Like any other technology choice, deciding between native and hybrid requires you to look at the user experience and decide on the level of investment you need to make to achieve the goal. Native apps will always require more investment because they are written with more complex languages, designs and structures. They also need to be written/rewritten for each mobile platform you are targeting. Hybrid apps will always enable you to build for more platforms faster, if you are willing to sacrifice small amounts of performance (e.g. game-level responsiveness).

What is a Hybrid App?

Hybrid, by definition is anything derived from heterogeneous sources, or composed of elements of different or incongruous kinds. A hybrid app is one that is written with the same technology used for websites and mobile web implementations, and that is hosted or runs inside a native container on a mobile device. It is the marriage of web technology and native execution.

Hybrid apps use a web view control (UIWebView on iOS, WebView on Android and others) to present the HTML and JavaScript files in a full-screen format, using the native browser rendering engine (not the browser itself). WebKit is the browser rendering engine that is used on iOS, Android, Blackberry and others. That means that the HTML and JavaScript used to construct a hybrid app is rendered/processed by the WebKit rendering engine (for you Windows 8 folks, this is what the IE10 engine does for Metro style apps that use WinJS) and displayed to the user in a full-screen web view control, not in a browser. No longer are you constrained to using HTML and JavaScript for only in-browser implementations on mobile devices.

The real secret sauce of hybrid apps is the implementation of an abstraction layer that exposes the device capabilities (read: native APIs) to the hybrid app as a JavaScript API. This is something not possible with Mobile Web implementations because of the security boundary between the browser and the device APIs. Apache Cordova (formerly PhoneGap) is an example of a JavaScript abstraction layer over native APIs (for you Windows 8 folks, WinJS is another example of a JavaScript abstraction layer on top of native APIs). Through this abstraction layer a common set of APIs is exposed in JavaScript, and these JavaScript APIs work on any device supported by the framework (for WinJS that’s only Windows 8, but for Cordova that is seven mobile platforms including iOS, Android, Blackberry and Windows Phone 7). When the native wrapper is compiled around the HTML, CSS and JavaScript resources, there is an interop layer added that connects the JavaScript APIs with the platform specific APIs.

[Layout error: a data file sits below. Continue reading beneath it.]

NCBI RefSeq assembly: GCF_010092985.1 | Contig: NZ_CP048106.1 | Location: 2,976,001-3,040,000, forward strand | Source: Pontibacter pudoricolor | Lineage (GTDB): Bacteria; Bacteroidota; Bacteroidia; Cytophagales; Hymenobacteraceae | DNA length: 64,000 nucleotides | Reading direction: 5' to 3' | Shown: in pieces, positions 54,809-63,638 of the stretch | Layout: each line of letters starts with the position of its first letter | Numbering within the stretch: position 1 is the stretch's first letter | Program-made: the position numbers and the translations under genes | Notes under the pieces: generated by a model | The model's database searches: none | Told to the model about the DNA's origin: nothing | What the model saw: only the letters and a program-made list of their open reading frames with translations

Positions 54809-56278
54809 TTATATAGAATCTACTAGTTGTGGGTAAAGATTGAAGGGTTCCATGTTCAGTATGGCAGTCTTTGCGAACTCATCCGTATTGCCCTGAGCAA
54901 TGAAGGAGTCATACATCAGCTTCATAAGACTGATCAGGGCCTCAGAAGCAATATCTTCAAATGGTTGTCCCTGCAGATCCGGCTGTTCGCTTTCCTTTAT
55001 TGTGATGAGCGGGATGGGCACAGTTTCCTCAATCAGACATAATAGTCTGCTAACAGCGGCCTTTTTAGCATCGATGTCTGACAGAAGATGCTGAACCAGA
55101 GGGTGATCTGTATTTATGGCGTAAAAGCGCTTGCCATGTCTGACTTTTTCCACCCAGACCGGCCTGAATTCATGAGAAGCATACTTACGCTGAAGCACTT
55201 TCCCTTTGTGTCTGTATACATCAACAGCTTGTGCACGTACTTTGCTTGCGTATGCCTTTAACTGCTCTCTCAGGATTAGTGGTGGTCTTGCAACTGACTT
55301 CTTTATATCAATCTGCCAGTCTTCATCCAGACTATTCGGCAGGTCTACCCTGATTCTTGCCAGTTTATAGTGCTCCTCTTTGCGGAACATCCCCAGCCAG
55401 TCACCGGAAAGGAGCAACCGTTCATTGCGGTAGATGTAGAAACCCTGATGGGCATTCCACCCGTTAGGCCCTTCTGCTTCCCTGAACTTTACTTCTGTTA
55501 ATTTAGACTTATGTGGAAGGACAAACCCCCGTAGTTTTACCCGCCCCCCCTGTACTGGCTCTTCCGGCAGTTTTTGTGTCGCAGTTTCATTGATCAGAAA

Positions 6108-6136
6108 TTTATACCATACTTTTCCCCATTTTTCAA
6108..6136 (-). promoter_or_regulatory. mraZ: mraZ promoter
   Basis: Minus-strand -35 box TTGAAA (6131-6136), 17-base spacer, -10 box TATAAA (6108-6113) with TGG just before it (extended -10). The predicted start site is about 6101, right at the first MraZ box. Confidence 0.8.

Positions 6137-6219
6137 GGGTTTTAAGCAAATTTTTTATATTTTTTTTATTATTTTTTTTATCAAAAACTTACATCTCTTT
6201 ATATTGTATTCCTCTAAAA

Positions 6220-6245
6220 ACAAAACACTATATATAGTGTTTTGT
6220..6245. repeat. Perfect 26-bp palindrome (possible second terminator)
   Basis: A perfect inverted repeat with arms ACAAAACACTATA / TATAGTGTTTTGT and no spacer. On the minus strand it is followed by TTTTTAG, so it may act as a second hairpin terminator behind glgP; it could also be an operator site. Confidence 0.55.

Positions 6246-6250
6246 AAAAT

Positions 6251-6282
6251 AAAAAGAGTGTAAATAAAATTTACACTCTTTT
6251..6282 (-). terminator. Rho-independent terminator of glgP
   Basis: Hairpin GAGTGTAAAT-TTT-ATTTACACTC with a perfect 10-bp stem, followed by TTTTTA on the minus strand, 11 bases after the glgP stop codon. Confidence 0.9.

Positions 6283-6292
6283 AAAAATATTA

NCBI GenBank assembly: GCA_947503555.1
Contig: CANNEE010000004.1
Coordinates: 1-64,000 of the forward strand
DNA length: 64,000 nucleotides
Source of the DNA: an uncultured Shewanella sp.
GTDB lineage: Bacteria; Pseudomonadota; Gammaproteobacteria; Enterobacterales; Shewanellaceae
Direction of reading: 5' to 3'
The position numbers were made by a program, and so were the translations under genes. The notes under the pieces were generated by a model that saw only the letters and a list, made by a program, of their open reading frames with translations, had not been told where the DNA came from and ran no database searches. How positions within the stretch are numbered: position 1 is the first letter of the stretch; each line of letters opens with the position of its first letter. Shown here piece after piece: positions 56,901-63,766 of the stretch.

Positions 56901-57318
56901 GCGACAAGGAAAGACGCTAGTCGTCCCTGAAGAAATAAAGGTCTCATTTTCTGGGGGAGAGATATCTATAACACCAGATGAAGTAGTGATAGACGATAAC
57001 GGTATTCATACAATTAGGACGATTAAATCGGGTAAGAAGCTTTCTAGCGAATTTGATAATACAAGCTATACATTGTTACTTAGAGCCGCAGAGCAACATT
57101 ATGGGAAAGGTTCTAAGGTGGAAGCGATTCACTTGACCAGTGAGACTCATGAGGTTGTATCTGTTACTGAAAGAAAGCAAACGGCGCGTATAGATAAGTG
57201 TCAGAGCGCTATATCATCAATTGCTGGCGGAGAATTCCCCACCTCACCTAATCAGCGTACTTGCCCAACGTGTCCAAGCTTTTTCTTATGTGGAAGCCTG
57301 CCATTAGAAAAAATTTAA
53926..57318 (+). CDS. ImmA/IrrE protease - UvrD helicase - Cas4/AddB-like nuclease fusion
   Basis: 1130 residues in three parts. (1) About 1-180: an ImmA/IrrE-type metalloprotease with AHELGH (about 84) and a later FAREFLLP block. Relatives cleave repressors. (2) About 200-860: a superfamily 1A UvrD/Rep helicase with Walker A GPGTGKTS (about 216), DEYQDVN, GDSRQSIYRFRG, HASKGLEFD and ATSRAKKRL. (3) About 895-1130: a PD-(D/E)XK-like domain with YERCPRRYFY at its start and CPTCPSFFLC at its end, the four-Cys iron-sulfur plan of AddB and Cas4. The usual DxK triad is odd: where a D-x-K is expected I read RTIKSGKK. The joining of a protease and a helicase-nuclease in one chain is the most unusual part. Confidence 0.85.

What this really means is that, for example if I build a mobile app with Apache Cordova, I can use JavaScript to access a native API, like the camera, using a single API call regardless of what platform the app will run on.

navigator.camera.getPicture (onCameraSuccess, onCameraError, { quality: 50,
    destinationType: Camera.DestinationType.DATA_URL
});

function onCameraSuccess (imageData) {
    var image = document.getElementById('myImage');
    image.src = "data:image/jpeg;base64," + imageData;
}

function onCameraError (message) {
    alert('Failed because: ' + message);
}

Under the covers the JavaScript is making an interop call that access the native API for the camera. That means that on an iOS device this JavaScript is calling into the native layer to instantiate a  UIImagePickerController and on Android it creates an Intent to use MediaStore.ACTION_IMAGE_CAPTURE to take a picture. When developing a hybrid app you don’t need to worry about this level of detail. All you need to do is call the JavaScript function (navigator.camera.getPicture() in this case), and respond to the outcome (the imageData passed to the onCameraSuccess call back function in this case).

Summary

Hybrid apps are a great option for you if you:

  1. Want to target multiple mobile platforms
  2. Want to take advantage of device capabilities like geolocation, accelerometer or the camera
  3. Want the app to be useable when the device is offline
  4. Don’t need the advanced graphics performance that you can only get from a native app.

Hybrid apps are built with web technologies which means there are millions of web developers who already have the base skill set to build mobile apps.

Here is a graph that highlights the differences in native, hybrid and mobile web applications.